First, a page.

The most serious shortcoming of this book is that it is entirely one-sided. We learn from Dolin’s research what the American traders were thinking and doing, succeeding in and failing in, but there is almost nothing of the Chinese side, which is copiously documented in Chinese sources and even in some Western-language publications. One wishes that this history of economic interchange had included more information on cultural interchange. Surely, Americans were curious about the nation that produced their daily tea and their silks and porcelains, and the Chinese on their end, must have been equally curious about the home country of the American traders and why they so desired Chinese goods. It also would have been useful to know the author’s view of the lasting effects of the early American China trade and how it influenced economic changes in China in later decades, such as the development of a modern banking and credit system.

Oddly, the Chinese are treated as almost incidental to a trade that was lucrative on both sides of the Pacific, and most of them remain nameless in this account. One who is named is cited as (based on American records) “Punqua Wingchong [p. 128]”, but obviously that is not a real Chinese name. It would be enlightening to know what his real name was (Dolin does note, on p. 173, what “qua” meant in the Western rendering of Chinese names). Similarly, an important trading port in China is referenced as “Whampoa,” as it was in the writings of American traders, but again, that is not a recognizable Chinese name today. It is rendered in modern Chinese as “Huangpu.” And what are “bohea” and “hyson” teas? Those names might have meant a great deal to 19 th century American importers, but they are not identifiable with modern Chinese names without recourse to Google. Dolin also refers to China’s ruler as both “the Daoguang Emperor [p. 213]” and “the emperor Daoguang [p. 147],” but “Daoguang” was not the emperor’s name. Rather, it was the name of his reign period, much like “New Deal” is used in reference to Franklin D. Roosevelt.

Some of the author’s references are anachronistic. He notes, for example, on p. 112, that before the Americans began transporting sandalwood to China, the Chinese imports of that commodity were derived from India and Malaysia, but Malaysia did not exist before 1963. He also states that the Empress of China sailed for China on the 52nd birthday of George Washington, “…the man who had done more to found the United States than any other person [p. 4].” Washington’s superior role in the founding of the United States is not substantiated in the text or in notes, and is open to other interpretations.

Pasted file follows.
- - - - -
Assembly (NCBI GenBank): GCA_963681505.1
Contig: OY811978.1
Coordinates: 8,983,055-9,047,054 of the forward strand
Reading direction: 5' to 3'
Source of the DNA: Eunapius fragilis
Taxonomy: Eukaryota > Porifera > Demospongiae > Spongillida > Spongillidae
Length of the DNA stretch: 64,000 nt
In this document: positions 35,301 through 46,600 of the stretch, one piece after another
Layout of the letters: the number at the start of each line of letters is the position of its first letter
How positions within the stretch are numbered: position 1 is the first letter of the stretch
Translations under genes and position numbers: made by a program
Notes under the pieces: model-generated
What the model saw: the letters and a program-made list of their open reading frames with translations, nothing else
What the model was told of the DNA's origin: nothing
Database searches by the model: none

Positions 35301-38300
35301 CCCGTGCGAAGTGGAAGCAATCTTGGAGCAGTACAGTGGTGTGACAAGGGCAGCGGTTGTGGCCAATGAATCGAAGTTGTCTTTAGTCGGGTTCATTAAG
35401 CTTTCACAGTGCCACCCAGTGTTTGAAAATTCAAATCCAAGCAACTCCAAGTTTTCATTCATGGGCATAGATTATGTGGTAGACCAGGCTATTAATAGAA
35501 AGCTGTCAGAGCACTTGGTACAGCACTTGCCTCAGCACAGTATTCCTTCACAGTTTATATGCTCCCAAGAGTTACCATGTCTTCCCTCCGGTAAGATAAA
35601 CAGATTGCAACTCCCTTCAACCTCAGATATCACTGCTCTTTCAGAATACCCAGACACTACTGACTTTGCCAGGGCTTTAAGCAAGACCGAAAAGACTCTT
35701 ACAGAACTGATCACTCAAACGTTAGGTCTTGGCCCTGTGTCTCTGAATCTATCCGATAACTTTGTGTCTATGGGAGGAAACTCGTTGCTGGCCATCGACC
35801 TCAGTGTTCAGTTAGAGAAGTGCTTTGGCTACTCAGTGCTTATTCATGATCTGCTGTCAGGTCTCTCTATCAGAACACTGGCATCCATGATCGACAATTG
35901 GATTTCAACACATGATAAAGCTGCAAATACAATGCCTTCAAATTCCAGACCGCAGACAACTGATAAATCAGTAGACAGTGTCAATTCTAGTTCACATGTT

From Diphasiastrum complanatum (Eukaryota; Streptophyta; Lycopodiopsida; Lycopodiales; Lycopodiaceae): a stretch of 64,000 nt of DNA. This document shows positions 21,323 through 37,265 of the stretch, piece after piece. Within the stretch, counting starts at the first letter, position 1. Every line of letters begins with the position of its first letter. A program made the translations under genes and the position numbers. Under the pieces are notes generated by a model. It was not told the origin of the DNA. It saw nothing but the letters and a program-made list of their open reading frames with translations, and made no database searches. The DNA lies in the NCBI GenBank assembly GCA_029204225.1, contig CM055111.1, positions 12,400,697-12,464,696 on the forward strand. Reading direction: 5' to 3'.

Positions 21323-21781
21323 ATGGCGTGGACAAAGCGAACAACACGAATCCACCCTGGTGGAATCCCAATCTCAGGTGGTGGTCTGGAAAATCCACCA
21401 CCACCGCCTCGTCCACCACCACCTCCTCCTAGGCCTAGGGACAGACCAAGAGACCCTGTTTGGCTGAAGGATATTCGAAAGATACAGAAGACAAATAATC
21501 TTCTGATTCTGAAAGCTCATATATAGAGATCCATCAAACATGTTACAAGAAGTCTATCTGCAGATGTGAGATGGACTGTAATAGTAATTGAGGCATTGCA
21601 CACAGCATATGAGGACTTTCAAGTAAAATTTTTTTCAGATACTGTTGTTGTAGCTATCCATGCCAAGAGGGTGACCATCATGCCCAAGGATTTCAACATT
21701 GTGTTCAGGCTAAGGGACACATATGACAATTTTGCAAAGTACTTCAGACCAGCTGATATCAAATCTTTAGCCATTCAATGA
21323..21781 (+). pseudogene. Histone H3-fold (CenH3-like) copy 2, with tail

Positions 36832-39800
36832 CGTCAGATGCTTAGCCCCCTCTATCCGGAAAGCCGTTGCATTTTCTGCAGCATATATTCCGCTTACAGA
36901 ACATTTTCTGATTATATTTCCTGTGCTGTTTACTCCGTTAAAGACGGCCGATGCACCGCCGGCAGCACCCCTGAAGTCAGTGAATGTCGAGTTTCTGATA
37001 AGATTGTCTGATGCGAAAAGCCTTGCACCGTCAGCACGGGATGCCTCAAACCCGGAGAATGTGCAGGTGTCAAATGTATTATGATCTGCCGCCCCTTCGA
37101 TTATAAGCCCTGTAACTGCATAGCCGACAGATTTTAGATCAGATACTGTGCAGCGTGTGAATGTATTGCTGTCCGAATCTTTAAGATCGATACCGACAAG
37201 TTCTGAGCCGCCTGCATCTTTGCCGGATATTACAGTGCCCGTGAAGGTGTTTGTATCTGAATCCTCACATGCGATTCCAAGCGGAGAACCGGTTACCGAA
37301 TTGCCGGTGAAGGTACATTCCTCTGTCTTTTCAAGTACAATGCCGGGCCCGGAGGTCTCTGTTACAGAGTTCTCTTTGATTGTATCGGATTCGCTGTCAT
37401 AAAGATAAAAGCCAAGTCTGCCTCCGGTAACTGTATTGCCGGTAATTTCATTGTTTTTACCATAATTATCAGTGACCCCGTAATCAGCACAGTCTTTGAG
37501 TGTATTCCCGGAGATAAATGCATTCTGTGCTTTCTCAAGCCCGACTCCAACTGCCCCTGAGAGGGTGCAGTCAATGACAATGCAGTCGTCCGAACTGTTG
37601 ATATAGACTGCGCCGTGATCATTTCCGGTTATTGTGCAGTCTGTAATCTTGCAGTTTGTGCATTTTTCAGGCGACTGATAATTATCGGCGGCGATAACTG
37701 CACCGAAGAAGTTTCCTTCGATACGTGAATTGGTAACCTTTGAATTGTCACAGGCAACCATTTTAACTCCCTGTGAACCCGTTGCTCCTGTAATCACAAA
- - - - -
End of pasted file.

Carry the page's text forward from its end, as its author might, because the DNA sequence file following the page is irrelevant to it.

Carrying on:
There are other areas that the author touched on but did not develop, such as the switch of American currency from British coin to American specie and its impact on the China trade. How that trade was conducted on the ground is given only superficial treatment. Research in files such as those of Augustine Heard & Co. could have produced a more detailed account of the day-to-day activities of an American trading company that not only sent its ships to and from China but that also built its warehouses and headquarters in Canton. Augustine Heard & Co. merits only half a sentence and no mention in the bibliography, but its files are among the most complete and extensive record of the American-China trade from 1840 to 1877, and are part of a massive collection of records of American companies trading in China that is held at the Baker Library of the Harvard Business School. In a chapter on “China Through American Eyes” is a very strange digression on Eng and Chang, the so-called “Siamese Twins.” Although the twins were of ethnic Chinese stock, they were from Thailand and lived in America, but neither they nor their natal family had anything to do with the America-China trade.

The demise of the America-China trade as it was practiced in the 19 th century was due to many factors, some of which Dolan notes, such as faster ships that increased competition but left many in their wake. New sources of trade items, China’s foreign relations, and the introduction of the cable and telegraph also altered the traditional practices of long-distance trade. As Dolin writes, “…an account of how America’s trade with China evolved during the 20th and 21st centuries, is a tale for another book.”

Eric Dolan’s fluid writing and dedicated research make this an important book that will reward readers by taking them into a little-known realm of early-American history that resonates boldly in today’s China-America economic maelstrom. It is an incomplete story in this telling, and one probably not “exotic” as the title suggests, but it no doubt will spur curious readers on to further enquiry. Anyone who wants a solid and highly- readable introduction to America’s 19th century China trade could do a lot worse than to start with this book.

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CHINAINSIGHT (CI) is published monthly ((except July/August and November/December are combined) by China Insight, Inc., an independent, privately owned company started in 2001 and headquartered in the Twin Cities area of Minnesota.

CHINAINSIGHT is the only English-language American newspaper to focus exclusively on connections between the United States and the People’s Republic of China (PRC).

Our goal is to develop a mutual understanding of each other’s cultures and business environments and to foster U.S.-China cultural and business harmony.